I still have problems to solve, but it’s about time to get to the actual painting!

First, though, I’ve got to figure out a palette. I want to use a fairly limited one, since I tend to go overboard with too many different colours.

There’s a number of limited palettes I was considering. I like figuring out colour wheels and combining different watercolours to see how they work together, and I’ve got lists of different palettes in the notebook I carry around.

I finally reined in my enthusiasm to two main contenders. One is a limited palette used by Janine Gallizia, apparently, whose work I like a lot.

Gallizia Palette

She gets a lot of subtle gray mixtures out of this, from the look of her work. From what I read, the palette is made up of transparent yellow, permanent rose, phthalo blue g.s., winsor green b.s. (which is a phthalo green), winsor violet and burnt sienna. So I splashed down these colours together to see how I like them. I usually go the colour wheel route, with sheets to see how the mixtures go, but I wanted to just get a sense of their coordination by putting them together like this.

The palette lacks a strong red, and it may be higher key and more pastel in character than I’m used to, but I rather like it.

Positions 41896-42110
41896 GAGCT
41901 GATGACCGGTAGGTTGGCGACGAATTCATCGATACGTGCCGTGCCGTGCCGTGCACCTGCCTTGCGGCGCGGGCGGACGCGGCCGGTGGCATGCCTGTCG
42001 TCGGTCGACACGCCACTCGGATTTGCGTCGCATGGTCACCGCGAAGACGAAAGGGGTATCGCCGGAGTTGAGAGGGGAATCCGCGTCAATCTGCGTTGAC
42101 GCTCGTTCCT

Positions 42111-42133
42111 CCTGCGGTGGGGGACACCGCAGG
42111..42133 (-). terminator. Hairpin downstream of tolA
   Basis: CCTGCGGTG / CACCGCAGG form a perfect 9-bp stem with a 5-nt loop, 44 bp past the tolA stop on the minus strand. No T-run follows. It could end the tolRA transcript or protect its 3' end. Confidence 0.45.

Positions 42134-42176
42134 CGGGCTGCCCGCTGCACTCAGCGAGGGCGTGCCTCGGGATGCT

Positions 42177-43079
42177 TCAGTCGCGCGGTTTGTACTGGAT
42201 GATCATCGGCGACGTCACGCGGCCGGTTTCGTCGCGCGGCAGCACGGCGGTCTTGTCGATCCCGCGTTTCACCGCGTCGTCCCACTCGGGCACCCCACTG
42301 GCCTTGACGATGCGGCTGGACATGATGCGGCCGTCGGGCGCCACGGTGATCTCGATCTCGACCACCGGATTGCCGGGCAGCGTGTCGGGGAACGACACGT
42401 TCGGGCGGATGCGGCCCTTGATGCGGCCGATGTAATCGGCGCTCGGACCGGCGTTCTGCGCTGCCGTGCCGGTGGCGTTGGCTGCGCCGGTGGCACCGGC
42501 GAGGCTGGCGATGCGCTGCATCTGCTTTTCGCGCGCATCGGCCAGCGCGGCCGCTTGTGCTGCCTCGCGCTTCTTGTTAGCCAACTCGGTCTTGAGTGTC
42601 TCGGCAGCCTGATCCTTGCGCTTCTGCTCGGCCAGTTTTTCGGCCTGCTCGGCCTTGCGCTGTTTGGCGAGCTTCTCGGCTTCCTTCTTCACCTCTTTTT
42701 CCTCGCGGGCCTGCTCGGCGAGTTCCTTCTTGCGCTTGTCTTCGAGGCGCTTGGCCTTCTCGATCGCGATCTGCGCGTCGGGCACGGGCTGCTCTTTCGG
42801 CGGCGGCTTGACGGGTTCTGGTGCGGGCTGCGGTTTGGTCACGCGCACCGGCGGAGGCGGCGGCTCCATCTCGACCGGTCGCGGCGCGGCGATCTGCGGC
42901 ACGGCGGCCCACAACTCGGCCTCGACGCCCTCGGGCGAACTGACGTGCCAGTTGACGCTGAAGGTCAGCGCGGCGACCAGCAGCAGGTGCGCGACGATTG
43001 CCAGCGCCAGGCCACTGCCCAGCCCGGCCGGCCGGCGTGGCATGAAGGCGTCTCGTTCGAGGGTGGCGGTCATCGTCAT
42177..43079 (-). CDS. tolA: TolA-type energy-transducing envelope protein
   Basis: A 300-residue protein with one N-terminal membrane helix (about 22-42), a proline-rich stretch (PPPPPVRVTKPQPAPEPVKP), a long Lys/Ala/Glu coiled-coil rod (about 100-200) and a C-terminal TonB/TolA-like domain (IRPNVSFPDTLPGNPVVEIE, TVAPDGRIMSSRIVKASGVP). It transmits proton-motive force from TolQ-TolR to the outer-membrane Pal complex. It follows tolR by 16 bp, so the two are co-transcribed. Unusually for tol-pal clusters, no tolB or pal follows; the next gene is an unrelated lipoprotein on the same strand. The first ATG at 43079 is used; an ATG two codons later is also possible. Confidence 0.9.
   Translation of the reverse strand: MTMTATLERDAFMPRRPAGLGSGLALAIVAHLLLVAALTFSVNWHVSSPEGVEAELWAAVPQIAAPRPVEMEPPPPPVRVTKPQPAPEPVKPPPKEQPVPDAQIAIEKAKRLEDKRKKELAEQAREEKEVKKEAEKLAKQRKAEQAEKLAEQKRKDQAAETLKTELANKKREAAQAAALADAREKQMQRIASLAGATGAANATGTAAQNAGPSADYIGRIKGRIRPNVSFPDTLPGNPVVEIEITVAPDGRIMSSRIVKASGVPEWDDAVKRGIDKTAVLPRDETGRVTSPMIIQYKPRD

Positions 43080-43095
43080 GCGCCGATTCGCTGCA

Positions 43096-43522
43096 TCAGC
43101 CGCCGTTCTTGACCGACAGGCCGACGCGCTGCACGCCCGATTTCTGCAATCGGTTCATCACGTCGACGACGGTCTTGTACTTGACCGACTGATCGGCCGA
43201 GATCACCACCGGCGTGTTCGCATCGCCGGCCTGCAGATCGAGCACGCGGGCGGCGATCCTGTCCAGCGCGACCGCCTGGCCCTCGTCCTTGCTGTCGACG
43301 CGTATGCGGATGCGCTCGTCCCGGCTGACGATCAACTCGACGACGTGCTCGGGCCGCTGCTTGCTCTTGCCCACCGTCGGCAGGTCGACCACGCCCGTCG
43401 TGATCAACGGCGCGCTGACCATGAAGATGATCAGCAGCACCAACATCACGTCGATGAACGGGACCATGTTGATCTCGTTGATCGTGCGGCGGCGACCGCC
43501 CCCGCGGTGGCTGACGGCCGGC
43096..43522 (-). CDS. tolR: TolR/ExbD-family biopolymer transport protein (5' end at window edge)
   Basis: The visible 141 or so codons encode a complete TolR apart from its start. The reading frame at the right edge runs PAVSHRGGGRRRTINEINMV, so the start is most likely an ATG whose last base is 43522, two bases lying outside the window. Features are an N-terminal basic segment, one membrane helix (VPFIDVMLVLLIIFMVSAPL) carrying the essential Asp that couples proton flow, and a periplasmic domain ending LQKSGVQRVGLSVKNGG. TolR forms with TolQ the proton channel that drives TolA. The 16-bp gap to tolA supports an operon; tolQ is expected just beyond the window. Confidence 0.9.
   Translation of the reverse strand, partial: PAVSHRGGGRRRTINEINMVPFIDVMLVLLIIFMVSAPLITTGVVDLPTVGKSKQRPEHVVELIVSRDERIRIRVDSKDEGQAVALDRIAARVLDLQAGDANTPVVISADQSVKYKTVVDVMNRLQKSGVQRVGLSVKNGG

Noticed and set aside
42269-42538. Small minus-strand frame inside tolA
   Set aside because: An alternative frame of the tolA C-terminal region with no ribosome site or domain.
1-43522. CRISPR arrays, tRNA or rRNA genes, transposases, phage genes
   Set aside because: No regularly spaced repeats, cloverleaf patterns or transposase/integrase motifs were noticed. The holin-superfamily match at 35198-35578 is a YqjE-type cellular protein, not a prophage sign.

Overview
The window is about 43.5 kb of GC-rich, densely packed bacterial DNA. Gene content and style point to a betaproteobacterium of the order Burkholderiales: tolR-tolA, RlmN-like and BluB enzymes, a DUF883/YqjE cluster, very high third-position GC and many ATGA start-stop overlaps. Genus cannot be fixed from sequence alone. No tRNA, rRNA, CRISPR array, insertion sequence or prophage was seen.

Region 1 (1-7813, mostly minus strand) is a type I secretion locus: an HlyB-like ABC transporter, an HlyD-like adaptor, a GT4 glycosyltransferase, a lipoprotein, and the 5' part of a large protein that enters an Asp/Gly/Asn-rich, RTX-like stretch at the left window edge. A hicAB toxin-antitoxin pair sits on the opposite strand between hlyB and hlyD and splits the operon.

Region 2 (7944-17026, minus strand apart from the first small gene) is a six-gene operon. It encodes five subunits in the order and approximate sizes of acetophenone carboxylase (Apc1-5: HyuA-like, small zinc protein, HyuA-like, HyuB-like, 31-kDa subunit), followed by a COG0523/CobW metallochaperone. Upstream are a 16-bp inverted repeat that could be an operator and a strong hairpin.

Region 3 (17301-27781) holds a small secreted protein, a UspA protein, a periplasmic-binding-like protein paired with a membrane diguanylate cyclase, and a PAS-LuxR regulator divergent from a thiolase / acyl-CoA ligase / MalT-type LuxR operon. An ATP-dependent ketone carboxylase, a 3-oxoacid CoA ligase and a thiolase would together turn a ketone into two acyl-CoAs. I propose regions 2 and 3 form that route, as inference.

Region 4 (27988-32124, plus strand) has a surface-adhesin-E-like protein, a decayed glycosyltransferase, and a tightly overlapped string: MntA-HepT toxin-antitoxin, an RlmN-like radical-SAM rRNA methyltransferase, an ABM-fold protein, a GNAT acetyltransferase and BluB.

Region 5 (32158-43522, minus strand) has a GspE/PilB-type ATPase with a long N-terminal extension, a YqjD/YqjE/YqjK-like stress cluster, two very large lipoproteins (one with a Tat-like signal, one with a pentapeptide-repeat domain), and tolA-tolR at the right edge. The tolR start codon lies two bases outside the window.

John Lovett has published several variations of his limited palette.

Lovett Palette

Although I haven’t put the colours together in the most appealing way, I favor the choices here right now more than the Gallizia ones. There’s more dark potential, for one thing, and the strong red may give some good mixing potential for neutrals, darks and what have you.

This is the so-called expanded version of the palette. The basic paints are phthalo blue, ultramarine blue, alizarin crimson (perm.) and quin gold or Indian yellow. The additions are indigo, burnt sienna, permanent rose and cobalt blue. I’m going to try this palette for this painting.

The process for the rest of the painting will be approximately the following:

— Draw sketch for painting on some 200 lb. Bockingford paper I have. (It’s heavier than the more standard 140 lb. which needs stretching which I try to avoid.) The outline will be more or less detailed following photo and value sketches, but I will feel free to ignore it as necessary when I paint. I just find that the sketch gives me comfort at the beginning.

— Add darkest darks and plan whites.

— Block in shapes with midtones while preserving whites. This can include a kind of underpainting stage with exaggerated colour, warm and cold, in the background.